In a recent New York Times piece, Daniel L. Doctoroff (who served as the Deputy Mayor for Economic Development and Rebuilding for the City of New York, and then as the CEO of Bloomberg L.P. until September of this year) emphatically reissued his call to deck over the Sunnyside Yard here in Queens with the intention of erecting some sort of convention center atop it.
As regular devotees of Q’stoner know, I’ve been mentioning Sunnyside Yard over and over for a while now. The Harold Interlocking is found here, which is the busiest rail junction in the entire United States, for instance. You might notice that the Doctoroff plan is actually mentioned in that posting as well, which was published in July of 2013.
There are lots of people who think this is a good idea being proposed. Deck over the yard and build a world class convention center and hotel complex, at Queens Plaza. Add in an “affordable” housing component, or non binding promise to think about building some at least, and only an idiot would oppose it.
I am that idiot.
More after the jump…
The entire NY Times piece, for this idiot at least, hangs on a singular part of the statement offered by Mr. Doctoroff –
“From my office one block south of Bloomingdale’s in the heart of Midtown Manhattan, I can get to Long Island City by subway in just one stop, and eight minutes flat.”
This is all about the needs of the few, in Manhattan, and not the needs of the many – in Queens. The Sunnyside Yard is gigantic, adding up to something like 160 acres. When it opened, this was the largest rail coach yard in the world. Its eastern half stretches all the way to Woodside and the western side nearly touches Newtown Creek down in Hunters Point. Its currently home to the largest capital improvement in the United States – the East Side Access project. Planning documents which I’ve read suggest that the final stages of the East Side Access project suggest the creation of a combined 7 Train/LIRR/Bus terminal at the corner of Skillman Avenue and Queens Plaza South, but that’s still a decade away at least. Other than that, there is nowhere in this gargantuan rail complex that you can actually get on or off a train.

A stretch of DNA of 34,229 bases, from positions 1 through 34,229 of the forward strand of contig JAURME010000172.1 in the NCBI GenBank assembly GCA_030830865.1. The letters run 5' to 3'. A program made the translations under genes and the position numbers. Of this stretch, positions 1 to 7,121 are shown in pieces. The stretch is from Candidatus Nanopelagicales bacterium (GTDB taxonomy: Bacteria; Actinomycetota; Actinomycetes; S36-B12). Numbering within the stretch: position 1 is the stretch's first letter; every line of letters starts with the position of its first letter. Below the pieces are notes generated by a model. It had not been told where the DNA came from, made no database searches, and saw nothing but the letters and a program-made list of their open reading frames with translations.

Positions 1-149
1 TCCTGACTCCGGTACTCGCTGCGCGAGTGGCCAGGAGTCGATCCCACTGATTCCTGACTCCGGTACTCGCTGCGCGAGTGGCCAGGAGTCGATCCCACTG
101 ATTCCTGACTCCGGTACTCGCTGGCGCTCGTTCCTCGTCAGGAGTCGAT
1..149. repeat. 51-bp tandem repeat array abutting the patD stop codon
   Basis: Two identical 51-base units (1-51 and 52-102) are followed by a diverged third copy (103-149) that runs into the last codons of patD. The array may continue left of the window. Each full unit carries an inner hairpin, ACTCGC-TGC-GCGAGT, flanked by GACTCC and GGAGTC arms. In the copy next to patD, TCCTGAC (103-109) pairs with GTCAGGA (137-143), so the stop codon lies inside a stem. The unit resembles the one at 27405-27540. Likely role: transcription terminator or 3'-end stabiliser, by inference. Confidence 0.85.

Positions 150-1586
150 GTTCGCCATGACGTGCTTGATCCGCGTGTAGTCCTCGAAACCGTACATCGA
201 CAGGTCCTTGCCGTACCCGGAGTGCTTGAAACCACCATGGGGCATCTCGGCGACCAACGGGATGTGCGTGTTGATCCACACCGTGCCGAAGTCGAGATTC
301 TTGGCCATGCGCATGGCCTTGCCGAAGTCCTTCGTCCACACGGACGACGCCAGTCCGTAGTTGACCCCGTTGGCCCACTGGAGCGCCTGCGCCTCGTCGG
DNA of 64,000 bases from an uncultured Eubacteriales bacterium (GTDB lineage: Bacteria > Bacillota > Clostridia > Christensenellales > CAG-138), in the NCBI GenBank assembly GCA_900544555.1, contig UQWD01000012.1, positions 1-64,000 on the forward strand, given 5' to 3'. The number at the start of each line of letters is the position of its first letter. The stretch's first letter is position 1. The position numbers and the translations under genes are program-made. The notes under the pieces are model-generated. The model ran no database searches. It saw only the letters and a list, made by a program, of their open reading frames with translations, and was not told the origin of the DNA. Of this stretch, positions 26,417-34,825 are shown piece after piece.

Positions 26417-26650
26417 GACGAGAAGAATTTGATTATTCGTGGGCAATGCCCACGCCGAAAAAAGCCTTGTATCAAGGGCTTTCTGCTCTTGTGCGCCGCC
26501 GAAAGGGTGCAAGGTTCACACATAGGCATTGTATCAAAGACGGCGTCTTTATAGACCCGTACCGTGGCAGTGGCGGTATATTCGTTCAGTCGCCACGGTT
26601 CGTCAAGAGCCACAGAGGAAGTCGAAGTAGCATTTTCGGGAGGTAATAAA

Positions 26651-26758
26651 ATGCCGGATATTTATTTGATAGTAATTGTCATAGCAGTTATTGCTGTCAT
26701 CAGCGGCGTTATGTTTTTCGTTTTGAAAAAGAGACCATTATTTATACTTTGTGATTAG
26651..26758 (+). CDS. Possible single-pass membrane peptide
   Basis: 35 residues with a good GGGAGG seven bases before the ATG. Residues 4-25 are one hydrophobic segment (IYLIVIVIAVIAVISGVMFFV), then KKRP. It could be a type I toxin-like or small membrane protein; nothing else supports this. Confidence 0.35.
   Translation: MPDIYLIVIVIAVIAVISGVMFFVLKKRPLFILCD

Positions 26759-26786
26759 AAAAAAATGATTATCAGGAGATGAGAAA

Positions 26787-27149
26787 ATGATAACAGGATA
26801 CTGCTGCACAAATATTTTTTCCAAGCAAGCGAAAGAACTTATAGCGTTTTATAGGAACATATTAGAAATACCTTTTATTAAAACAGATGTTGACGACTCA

There’s an LIRR station at Hunters Point, and one at Woodside, but nothing in between. The 8 subway lines mentioned in the NY Times piece are on the other side of Queens Plaza, way over on the other side of busy Jackson Avenue/Northern Boulevard and the off ramps of the Queensboro Bridge.
The Manhattancentric nature of Doctoroff’s plan is certainly GREAT for the west 30s and 40s over in the city, allowing an expansion of the Hudson Yards project (that project is around 28 acres in size, and the deck platform over its 30 active tracks was estimated at some $721 million, back in 2013). It’s pretty awful, however, for the real estate folks in Queens that have been investing heavily in new construction on the streets and avenues surrounding the Sunnyside Yards.